BP Tries To Restrict Volunteer Rights As Oil Slick Triples In Size
Once again, it’s important to remember that you can’t believe everything you hear on TV (or on the internet for that matter), and that what you’re not hearing is probably the most important part of the story.
Since the offshore drilling platform Deepwater Horizon exploded and sank almost two weeks ago, officials from British Petroleum (the oil company responsible for the rig’s operations) and the federal government claimed that the open well was only leaking about 1,000 barrels of oil a day.
Subsequent monitoring and analysis of the spill via satellite and aerial data has shown that this was a gross (and probably deliberate) understatement, and that the amount of oil leaking into the Gulf of Mexico is probably five times that amount.
Five thousand barrels a day is “a bare-bones limit,” John Amos, the president and founder of the nonprofit firm SkyTruth, told OnEarth.org. SkyTruth specializes in gathering and analyzing satellite and aerial data to promote environmental conservation.
By SkyTruth’s calculations, 12.2 million gallons of oil had already spilled into the Gulf of Mexico by May 1st.
As a result of the potentially deadly threat this poses to marine life throughout the area, the NOAA decided yesterday to begin an immediate ban on all recreational and commercial fishing in the area.
BP was quick to enlist the services of out-of-work fisherman, using their boats to help deploy containment boom. But this move has proven to be more self-serving than first meets the eye.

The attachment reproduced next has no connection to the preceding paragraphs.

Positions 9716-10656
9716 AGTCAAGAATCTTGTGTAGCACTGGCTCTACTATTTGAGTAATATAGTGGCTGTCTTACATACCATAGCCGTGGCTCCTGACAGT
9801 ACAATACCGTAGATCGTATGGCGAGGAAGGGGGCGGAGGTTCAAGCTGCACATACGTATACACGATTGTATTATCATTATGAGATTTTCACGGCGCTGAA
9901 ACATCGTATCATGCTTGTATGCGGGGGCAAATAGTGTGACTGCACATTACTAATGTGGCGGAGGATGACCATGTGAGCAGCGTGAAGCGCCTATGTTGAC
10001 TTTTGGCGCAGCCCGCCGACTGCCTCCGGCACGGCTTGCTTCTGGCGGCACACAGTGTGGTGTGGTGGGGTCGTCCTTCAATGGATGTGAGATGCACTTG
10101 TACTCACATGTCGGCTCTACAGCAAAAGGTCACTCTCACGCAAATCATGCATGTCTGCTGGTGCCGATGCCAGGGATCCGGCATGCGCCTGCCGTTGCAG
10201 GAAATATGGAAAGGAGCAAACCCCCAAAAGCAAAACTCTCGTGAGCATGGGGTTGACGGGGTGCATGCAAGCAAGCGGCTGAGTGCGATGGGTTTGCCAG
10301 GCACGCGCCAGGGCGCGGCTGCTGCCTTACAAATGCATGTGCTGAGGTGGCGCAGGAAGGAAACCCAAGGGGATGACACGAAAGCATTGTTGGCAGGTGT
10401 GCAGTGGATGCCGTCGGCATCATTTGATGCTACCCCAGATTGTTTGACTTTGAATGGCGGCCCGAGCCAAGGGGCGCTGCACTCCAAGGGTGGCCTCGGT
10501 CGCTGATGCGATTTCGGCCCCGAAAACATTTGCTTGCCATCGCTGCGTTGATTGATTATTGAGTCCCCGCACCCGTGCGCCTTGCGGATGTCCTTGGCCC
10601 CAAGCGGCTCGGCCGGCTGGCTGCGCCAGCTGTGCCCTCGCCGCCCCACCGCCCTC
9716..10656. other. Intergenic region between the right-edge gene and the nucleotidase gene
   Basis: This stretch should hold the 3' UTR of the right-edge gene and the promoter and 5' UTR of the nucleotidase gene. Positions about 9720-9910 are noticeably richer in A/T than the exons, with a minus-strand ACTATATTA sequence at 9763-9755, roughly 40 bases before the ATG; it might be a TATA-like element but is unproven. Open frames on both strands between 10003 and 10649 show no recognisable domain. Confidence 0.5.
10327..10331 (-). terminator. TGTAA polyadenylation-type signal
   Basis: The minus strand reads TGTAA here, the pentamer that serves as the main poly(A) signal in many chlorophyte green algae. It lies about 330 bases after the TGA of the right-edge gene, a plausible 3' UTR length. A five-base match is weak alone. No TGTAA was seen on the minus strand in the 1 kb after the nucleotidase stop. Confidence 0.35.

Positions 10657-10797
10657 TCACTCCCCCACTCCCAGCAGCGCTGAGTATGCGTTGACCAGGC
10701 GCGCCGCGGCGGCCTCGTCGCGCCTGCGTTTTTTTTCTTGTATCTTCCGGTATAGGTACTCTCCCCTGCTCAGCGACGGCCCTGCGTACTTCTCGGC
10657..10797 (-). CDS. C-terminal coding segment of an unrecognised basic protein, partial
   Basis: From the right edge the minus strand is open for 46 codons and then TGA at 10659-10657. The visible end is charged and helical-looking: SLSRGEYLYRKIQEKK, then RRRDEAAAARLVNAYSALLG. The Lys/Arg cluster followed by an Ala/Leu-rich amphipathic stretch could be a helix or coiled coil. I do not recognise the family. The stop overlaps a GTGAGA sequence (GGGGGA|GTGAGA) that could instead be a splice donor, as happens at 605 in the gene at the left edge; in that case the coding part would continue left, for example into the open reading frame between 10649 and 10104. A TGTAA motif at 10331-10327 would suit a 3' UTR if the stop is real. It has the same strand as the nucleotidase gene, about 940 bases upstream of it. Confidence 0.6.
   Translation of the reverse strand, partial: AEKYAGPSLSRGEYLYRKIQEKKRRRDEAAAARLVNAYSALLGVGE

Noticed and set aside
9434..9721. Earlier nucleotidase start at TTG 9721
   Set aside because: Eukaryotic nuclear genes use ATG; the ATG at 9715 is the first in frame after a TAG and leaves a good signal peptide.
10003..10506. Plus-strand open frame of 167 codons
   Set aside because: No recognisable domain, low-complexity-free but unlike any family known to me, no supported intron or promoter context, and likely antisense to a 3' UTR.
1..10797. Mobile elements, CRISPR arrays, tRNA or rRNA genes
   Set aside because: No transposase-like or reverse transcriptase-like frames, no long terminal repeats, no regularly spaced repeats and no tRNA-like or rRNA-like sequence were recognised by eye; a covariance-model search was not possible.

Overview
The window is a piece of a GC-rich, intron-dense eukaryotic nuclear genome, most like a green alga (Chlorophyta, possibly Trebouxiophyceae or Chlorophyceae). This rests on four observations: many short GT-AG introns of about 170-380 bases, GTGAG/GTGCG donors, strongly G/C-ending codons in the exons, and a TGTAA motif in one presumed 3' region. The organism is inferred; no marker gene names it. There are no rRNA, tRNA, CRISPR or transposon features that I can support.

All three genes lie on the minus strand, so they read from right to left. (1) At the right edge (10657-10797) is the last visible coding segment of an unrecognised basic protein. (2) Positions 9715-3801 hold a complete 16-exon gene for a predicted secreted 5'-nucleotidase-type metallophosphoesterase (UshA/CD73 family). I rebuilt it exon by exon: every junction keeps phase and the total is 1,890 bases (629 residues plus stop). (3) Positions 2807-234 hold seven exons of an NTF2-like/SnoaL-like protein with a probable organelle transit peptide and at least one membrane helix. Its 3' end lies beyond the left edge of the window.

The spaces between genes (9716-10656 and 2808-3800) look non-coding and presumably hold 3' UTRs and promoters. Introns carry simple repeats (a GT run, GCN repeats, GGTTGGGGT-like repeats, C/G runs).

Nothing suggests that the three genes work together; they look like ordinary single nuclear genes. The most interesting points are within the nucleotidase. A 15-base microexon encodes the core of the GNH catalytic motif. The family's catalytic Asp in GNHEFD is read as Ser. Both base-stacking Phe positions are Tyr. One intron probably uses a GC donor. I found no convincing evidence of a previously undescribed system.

It turns out that all volunteers were being forced to sign Master Charter Agreements (MCAs) that compromised their existing and future rights- including the right to speak freely about their involvement in clean up efforts.
The MCAs also prevented volunteers from holding BP accountable for any accidents that might occur, and required them to give the oil giant a month’s notice before filing any legal claims.
The Commerical Fishermen’s Association was quick to spot the compromising language of the agreements, and convinced a federal judge in Louisiana to order BP to stop using them.
BP has already been mandated to take 100 percent responsibility for the oil clean-up, but time will tell whether or not they’re really up to the task.
Find full Care2 Coverage of the Spill here.
SIGN THE PETITION!
Prevent Another Oil Spill: Rethink Offshore Drilling
Please stay tuned to Care2 Causes for more information about the Gulf Spill as it develops.
Deepwater Horizon skimming operations
Image Credit: US Coast Guard